Nov 2013. From Left to Right: Bradley Sullivan (Director of I DIDN'T COME HERE TO DIE), ADAM SCHINDLER (Director of SHUT IN), Marc Manus (Manager of the two hooligans next to him), Hillbilly from Arkansas, John Pata (Director of DEAD WEIGHT) and Adrian Garcia Bogliano (Director of LATE PHASES/HERE COMES THE DEVIL)

While in Arkansas (April-May 2014), several things happened: CONTRACTED came out on DVD. SIRENS cooled off. I was approached about directing 4 potential new films and I was moving across the country... Again. Except I was already living in LA. This time, it was my girlfriend.

In the midst of all of this, my buddy Eric Fleischman (lovely person and extremely talented storyteller/producer) reached out to me about doing a movie together as well. I instantly told him about a screenplay TJ had written called SHUT IN. It was an amazing script I had sent to producers in the past and had even gotten it optioned. I really wanted to make this movie. More importantly, I wanted to work with TJ. SHUT IN was contained. It was unique. It was awesome. Everything I was looking for in a next film. Fleischman read it and loved it and we were off to the races. We reached out to Manus about getting the rights to the screenplay and everything seemed like it could be smooth sailing. But I forgot one of the first rules in the book surrounding making movies...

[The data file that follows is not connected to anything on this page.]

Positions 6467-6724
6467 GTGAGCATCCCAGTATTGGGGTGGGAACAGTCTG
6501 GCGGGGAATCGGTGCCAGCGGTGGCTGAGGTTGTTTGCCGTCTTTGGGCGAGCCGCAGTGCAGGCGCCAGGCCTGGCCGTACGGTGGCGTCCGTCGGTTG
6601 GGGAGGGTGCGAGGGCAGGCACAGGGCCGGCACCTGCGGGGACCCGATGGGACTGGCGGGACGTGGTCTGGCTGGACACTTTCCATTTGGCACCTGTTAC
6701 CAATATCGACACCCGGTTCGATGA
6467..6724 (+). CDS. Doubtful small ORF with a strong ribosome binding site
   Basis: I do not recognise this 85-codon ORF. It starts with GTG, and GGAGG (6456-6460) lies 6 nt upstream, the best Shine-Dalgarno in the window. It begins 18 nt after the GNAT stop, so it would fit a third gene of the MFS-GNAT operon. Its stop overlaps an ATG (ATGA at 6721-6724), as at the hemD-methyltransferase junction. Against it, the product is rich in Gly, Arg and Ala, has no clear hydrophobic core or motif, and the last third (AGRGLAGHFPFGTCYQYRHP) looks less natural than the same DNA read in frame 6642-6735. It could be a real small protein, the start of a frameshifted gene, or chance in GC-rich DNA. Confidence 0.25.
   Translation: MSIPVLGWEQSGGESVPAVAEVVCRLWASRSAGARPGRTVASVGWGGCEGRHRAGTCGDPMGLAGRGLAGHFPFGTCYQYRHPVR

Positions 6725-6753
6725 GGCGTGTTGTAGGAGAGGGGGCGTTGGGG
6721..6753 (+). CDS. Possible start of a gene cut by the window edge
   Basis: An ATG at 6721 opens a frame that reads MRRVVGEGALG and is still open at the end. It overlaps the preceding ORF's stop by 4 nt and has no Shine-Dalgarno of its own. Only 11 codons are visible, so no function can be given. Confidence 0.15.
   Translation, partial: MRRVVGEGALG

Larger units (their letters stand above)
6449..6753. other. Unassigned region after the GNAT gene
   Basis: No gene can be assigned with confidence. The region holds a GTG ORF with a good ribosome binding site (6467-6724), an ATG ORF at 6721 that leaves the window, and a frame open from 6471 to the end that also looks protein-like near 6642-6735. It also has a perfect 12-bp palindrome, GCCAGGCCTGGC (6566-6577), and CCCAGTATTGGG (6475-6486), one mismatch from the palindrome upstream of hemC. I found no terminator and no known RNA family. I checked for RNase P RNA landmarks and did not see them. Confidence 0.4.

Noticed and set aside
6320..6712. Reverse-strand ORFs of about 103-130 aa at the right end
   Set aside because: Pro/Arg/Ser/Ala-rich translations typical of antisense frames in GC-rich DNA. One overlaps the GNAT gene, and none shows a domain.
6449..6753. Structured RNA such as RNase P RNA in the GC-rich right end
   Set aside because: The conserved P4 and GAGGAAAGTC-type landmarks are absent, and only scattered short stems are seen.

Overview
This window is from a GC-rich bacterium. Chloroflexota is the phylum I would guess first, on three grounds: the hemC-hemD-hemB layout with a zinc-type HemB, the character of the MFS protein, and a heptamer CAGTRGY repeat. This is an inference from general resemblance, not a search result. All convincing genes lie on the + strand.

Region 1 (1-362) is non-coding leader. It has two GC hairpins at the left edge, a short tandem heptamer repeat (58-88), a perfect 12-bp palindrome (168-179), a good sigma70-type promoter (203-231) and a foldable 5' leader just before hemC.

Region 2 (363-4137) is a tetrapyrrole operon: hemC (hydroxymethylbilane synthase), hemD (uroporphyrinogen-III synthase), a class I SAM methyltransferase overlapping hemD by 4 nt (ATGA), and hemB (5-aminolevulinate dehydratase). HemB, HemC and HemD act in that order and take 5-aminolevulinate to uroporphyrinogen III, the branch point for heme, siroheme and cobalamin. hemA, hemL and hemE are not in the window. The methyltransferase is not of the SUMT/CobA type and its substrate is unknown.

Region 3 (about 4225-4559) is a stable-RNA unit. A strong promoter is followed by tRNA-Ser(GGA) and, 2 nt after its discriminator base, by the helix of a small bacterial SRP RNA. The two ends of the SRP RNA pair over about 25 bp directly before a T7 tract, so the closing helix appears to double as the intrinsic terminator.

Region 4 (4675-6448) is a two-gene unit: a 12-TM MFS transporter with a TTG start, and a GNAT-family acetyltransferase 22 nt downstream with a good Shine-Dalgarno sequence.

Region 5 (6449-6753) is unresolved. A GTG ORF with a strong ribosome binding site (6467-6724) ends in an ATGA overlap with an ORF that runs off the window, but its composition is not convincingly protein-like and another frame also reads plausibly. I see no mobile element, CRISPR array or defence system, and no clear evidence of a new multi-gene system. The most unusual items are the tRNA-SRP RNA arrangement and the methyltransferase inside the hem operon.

As I was digitally location scouting and planning on cast, crew, etc to shoot a movie in a couple of months, I was informed that the financier didn't obtain the rights to the screenplay. When asked where they were now?


"Excuse me?" 

"Manus sold it to the producers of TEXAS CHAINSAW 3D and INSIDIOUS


Speechless. We were outbid. To Manus' credit, he did the best thing for his client (which wasn't me at the time) and I found out the person to direct the film was also a client of his. A great guy, in fact, Adam Schindler (co-writer/producer of DELIVERY) would be making his directorial debut with it. Ironically, I had just seen Adam at the LITTLE ROCK HORROR PICTURE SHOW just weeks earlier in Arkansas. Hollywood is small like that. 

I was back at square one. I was a little upset. But I understood. I decided to focus my attention on the move. My agent and (former) manager were ready for me to get to LA. I had been gone, planning to make SIRENS, and just stayed in Arkansas for roughly two months. The next couple of months flew by quickly. It was Summer. We traveled. We moved (twice, in fact, because we didn't like the first place we got together in LA). We traveled some more. Lots of travel.